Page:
protected abstract int eval(int op1, int op2);
}

and

public static abstract class UnaryOperator extends Operator {
  @Override
  public void eval(final OperandStack s) {
    s.push(eval(s.pop()));
  }
 
  protected abstract int eval(int op1);
}

Cobertura Gottachs

Friday, October 3rd, 2008

Today I spent a good 3 hours trouble shooting issues with code coverage on a legacy project. I’ve been using Cobertura for a good 3 years now. Hence I decided to use Cobertura to help a team working on a legacy project. What looked like a simple 10 mins job, ended up taking forever.

To start off, the team did not have an automated build. So I quickly put an Ant script together. Last 2 days I had helped them write some acceptance tests using FitNesse. I set up the build file to run the FitNesse tests as part of the build. Once I had the testing in place, I wanted to see what kind of code coverage we had. So we started adding Cobertura Ant tasks to the build. This was a fairly trivial task. But surprisingly cobertura-report kept displaying N/A for Line and Branch coverage. Clearly there was something wrong.

After spending a good amount of time, I realized that we need to compile the source code with debug=true option, else Cobertura does not generate any coverage numbers. What’s amazing is, it does not complain (in the normal mode) about this nor does cobertura’s documentation talks about this. When I ran the ant build in verbose mode, it showed the following warning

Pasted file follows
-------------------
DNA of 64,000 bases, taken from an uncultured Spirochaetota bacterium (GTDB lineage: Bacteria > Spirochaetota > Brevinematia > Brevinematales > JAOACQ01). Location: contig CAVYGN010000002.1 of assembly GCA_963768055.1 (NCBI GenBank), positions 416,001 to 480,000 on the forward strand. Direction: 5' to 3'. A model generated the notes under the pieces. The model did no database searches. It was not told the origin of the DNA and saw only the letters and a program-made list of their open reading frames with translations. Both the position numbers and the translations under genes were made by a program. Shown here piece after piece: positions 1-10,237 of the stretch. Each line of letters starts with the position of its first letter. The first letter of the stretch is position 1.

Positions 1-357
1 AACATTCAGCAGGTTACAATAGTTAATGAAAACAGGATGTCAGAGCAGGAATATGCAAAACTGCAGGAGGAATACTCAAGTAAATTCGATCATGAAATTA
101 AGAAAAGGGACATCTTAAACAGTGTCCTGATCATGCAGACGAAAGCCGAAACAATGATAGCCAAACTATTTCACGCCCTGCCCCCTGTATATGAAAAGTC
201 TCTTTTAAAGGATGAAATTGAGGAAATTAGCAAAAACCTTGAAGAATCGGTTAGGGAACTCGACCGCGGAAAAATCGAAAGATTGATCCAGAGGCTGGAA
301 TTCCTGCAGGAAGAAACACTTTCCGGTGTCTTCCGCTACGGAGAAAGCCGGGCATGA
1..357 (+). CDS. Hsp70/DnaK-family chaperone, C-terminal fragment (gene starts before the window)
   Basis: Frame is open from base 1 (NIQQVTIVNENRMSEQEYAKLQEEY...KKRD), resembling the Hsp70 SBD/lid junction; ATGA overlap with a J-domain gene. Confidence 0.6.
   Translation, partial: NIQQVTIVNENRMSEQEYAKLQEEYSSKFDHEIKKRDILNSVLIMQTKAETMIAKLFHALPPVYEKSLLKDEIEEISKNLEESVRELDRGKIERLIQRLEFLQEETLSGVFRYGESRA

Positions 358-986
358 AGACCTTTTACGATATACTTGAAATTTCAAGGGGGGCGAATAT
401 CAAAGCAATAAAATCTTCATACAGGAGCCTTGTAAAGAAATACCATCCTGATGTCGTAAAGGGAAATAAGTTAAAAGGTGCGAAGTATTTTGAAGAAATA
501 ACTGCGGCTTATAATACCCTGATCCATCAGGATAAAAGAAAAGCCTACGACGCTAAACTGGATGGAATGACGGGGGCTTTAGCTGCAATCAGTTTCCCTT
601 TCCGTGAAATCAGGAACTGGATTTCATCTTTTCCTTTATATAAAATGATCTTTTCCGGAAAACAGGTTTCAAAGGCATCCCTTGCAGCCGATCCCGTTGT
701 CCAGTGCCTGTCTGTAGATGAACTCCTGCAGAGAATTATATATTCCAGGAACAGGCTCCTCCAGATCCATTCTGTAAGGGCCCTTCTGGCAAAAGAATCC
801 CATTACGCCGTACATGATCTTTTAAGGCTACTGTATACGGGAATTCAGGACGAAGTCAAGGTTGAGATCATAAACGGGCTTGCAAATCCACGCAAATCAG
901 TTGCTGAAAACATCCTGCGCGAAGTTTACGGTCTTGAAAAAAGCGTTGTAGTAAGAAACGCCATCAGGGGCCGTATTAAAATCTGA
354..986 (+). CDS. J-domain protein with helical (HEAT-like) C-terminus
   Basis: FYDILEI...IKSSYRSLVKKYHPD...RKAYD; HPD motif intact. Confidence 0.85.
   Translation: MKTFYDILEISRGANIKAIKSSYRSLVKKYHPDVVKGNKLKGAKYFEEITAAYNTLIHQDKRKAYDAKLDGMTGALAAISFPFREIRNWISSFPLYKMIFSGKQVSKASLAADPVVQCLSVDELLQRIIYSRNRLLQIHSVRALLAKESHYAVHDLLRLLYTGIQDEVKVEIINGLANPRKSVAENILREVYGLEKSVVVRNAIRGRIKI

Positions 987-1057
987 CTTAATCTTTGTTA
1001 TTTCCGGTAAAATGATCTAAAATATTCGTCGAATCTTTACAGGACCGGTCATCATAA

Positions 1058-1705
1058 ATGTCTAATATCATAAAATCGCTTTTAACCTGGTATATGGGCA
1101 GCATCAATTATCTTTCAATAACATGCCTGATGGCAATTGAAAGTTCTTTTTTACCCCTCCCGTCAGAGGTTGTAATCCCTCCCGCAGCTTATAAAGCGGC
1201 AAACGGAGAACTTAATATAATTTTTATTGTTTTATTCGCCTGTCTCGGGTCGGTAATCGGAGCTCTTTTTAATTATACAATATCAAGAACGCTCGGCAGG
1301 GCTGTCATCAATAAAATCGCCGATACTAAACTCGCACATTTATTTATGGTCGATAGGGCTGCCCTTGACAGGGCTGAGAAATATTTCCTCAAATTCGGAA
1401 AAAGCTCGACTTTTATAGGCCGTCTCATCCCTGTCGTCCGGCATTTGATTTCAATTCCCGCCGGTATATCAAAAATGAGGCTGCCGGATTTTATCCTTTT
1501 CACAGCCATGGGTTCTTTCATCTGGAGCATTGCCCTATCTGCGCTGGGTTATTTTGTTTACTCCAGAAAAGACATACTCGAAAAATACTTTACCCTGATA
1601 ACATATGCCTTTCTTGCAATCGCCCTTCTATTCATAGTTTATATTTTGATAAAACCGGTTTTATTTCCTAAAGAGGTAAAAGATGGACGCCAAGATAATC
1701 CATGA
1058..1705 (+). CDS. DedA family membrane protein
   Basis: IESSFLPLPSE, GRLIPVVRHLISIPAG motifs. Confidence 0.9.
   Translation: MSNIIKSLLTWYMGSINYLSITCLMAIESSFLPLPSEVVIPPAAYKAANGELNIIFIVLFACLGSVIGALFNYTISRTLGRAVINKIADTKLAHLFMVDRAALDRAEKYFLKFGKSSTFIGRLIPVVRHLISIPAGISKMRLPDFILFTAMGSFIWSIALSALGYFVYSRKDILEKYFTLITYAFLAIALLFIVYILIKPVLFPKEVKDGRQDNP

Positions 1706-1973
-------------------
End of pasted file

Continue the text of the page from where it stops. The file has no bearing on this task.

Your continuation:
[cobertura-instrument] WARN visitEnd, No line number information found for class

That’s when it occurred to me that I need to compile my source code with debug=true option.

Once I solved this problem I hit the next roadblock. Even thought I fixed the debug=true option issue, cobertura-report was still displaying N/A for Line and Branch coverage. I quickly wrote a dummy unit tests and that seemed to work. Cobertura report started showing some numbers. But I was not able to generate any coverage numbers from the main Java application (server) that I was trying to test.